The zebrafish kohtalo/trap230 gene is required for the development of the brain, neural crest, and pronephric kidney

Laboratory of Molecular Genetics, National Institute of Child Health and Human Development, National Institutes of Health, Bethesda, MD 20892, USA.
Proceedings of the National Academy of Sciences (Impact Factor: 9.67). 01/2006; 102(51):18473-8. DOI: 10.1073/pnas.0509457102
Source: PubMed

ABSTRACT Mutation of the gene encoding the Mediator component thyroid hormone receptor-associated protein (TRAP)230/MED12 affects the development of multiple systems in zebrafish embryogenesis. We isolated two ethylnitrosourea-induced alleles in the gene encoding this protein and named the locus kohtalo (kto) after the homologous locus in Drosophila. Homozygous kto mutant zebrafish embryos show defects in brain, neural crest, and kidney development and die at approximately 6 days postfertilization. In the affected tissues, differentiation is initiated and many cell type-specific genes are expressed, but there is a failure of morphogenesis and failure to complete differentiation. These results suggest that critical targets of TRAP230 function may include proteins important for cell mobility, cell sorting, and tissue assembly.

5 Reads
  • Source
    • "In addition to CDK8 and CCNC, MED12 and MED13 are also critical regulators of developmental gene expression programs (Hong et al., 2005; Kennison & Tamkun, 1988; Rau et al., 2006; Wang et al., 2006). In a C. elegans RNAi screen, Med12 (dpy-22) was identified by the Fraser lab as a highly connected ''hub'' gene that regulated numerous signaling pathways (Lehner et al., 2006). "
    [Show abstract] [Hide abstract]
    ABSTRACT: Abstract The Mediator complex is a multi-subunit assembly that appears to be required for regulating expression of most RNA polymerase II (pol II) transcripts, which include protein-coding and most non-coding RNA genes. Mediator and pol II function within the pre-initiation complex (PIC), which consists of Mediator, pol II, TFIIA, TFIIB, TFIID, TFIIE, TFIIF and TFIIH and is approximately 4.0 MDa in size. Mediator serves as a central scaffold within the PIC and helps regulate pol II activity in ways that remain poorly understood. Mediator is also generally targeted by sequence-specific, DNA-binding transcription factors (TFs) that work to control gene expression programs in response to developmental or environmental cues. At a basic level, Mediator functions by relaying signals from TFs directly to the pol II enzyme, thereby facilitating TF-dependent regulation of gene expression. Thus, Mediator is essential for converting biological inputs (communicated by TFs) to physiological responses (via changes in gene expression). In this review, we summarize an expansive body of research on the Mediator complex, with an emphasis on yeast and mammalian complexes. We focus on the basics that underlie Mediator function, such as its structure and subunit composition, and describe its broad regulatory influence on gene expression, ranging from chromatin architecture to transcription initiation and elongation, to mRNA processing. We also describe factors that influence Mediator structure and activity, including TFs, non-coding RNAs and the CDK8 module.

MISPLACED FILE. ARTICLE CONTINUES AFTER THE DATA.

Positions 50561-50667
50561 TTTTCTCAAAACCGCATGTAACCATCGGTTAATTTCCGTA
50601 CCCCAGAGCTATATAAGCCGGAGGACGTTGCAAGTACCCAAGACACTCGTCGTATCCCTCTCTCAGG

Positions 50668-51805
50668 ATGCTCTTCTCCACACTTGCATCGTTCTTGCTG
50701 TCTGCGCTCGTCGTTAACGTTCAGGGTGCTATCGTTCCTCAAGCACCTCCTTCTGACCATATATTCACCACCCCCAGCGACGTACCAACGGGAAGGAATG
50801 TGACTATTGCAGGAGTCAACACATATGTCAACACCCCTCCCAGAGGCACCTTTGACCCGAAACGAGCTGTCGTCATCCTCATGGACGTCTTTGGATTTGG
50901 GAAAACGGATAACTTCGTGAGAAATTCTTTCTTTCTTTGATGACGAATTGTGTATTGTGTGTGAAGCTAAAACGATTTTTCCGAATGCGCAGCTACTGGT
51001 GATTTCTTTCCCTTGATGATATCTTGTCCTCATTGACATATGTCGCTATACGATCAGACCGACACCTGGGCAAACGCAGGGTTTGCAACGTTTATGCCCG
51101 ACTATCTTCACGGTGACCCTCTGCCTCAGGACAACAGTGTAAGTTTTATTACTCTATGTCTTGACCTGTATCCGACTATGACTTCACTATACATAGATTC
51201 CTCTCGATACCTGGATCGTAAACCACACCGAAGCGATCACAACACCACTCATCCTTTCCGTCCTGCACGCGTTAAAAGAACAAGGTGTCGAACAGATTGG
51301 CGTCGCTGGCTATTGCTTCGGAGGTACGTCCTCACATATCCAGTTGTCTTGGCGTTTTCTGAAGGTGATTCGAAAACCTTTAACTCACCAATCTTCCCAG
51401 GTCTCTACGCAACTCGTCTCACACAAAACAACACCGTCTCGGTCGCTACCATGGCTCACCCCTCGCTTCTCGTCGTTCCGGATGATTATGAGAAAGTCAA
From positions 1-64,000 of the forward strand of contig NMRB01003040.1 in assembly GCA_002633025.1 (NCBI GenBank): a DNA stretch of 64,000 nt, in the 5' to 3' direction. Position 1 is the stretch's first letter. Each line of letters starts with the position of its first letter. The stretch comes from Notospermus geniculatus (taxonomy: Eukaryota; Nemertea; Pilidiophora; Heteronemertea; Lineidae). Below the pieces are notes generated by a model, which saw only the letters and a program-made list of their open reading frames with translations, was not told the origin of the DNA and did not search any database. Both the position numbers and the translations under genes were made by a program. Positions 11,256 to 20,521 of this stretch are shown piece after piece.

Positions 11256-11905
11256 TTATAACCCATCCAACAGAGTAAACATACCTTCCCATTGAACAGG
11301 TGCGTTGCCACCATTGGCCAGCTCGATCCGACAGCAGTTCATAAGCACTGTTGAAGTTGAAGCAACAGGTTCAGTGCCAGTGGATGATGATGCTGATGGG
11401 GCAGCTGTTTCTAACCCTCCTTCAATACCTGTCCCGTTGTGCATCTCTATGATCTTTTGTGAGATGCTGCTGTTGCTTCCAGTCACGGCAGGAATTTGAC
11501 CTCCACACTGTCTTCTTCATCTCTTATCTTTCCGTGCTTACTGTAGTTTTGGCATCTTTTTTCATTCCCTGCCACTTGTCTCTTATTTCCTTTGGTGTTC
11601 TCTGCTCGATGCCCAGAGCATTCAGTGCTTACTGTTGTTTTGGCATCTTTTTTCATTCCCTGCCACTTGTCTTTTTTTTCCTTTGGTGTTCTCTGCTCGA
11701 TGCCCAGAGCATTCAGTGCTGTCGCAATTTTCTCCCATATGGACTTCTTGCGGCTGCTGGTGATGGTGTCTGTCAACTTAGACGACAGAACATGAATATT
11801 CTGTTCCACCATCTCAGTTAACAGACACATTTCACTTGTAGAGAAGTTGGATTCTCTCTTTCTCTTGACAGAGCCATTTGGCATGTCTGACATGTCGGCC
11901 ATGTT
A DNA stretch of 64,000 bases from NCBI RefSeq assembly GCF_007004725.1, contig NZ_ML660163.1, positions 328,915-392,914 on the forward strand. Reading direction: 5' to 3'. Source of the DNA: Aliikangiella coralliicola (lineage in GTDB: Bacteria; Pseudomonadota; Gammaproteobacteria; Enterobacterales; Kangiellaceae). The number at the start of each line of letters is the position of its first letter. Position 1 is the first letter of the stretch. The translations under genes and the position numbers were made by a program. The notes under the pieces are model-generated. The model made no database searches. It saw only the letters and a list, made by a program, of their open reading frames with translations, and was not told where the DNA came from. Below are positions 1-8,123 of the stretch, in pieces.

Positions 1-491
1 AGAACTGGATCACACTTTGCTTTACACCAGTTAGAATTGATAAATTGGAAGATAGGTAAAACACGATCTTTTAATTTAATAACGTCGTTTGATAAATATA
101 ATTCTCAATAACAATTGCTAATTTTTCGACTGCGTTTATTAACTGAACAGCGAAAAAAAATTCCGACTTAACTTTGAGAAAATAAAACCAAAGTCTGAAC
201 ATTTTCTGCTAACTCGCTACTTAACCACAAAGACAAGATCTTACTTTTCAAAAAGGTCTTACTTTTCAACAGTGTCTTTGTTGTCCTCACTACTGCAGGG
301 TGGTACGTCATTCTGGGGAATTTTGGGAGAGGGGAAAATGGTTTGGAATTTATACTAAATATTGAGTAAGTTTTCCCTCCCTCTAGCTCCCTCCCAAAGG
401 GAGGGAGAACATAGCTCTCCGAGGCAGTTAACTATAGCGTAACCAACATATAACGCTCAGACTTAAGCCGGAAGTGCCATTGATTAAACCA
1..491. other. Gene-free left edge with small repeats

Critical Reviews in Biochemistry and Molecular Biology 10/2013; 48(6). DOI:10.3109/10409238.2013.840259 · 7.71 Impact Factor
  • Source
    • "Not surprisingly, the sox9a/sox9b double mutant displayed severe craniofacial abnormalities. Zebrafish mutants in Trap230/Med12, a transcriptional co-activator for Sox9, were characterized by disrupted cartilage development [40], [41]. Furthermore, knockdown experiments showed that runx2b and runx3 are critically involved in chondrogenesis: runx2b morphants lack the entire pharyngeal skeleton whereas only rudimentary trabeculae are formed in runx3 morphants [42]. "